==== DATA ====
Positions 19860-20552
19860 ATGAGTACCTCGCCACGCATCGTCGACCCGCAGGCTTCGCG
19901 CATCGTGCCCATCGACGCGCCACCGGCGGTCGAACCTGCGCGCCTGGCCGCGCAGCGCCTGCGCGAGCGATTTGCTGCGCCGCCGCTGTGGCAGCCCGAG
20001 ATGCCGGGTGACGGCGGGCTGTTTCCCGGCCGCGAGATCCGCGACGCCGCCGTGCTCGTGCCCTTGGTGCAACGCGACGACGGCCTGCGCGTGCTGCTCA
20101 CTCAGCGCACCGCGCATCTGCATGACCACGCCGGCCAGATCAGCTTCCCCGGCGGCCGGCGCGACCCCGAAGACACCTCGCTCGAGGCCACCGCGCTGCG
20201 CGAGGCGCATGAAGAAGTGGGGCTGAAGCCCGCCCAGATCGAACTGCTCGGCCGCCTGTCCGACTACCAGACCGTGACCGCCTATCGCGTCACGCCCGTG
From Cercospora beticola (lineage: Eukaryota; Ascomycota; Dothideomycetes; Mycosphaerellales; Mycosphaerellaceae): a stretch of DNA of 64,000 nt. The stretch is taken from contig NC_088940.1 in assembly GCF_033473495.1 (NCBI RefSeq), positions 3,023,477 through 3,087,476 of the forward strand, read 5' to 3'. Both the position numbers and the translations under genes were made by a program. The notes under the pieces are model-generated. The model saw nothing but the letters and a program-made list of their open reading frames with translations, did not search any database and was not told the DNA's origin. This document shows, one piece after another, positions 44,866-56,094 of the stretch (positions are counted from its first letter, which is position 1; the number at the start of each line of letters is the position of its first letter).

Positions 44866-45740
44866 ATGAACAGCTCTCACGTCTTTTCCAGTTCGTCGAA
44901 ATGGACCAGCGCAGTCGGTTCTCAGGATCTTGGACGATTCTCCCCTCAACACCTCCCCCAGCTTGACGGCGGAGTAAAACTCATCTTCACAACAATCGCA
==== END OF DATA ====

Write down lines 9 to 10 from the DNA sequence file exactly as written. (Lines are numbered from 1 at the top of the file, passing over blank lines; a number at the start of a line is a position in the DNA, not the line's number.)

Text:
44866 ATGAACAGCTCTCACGTCTTTTCCAGTTCGTCGAA
44901 ATGGACCAGCGCAGTCGGTTCTCAGGATCTTGGACGATTCTCCCCTCAACACCTCCCCCAGCTTGACGGCGGAGTAAAACTCATCTTCACAACAATCGCA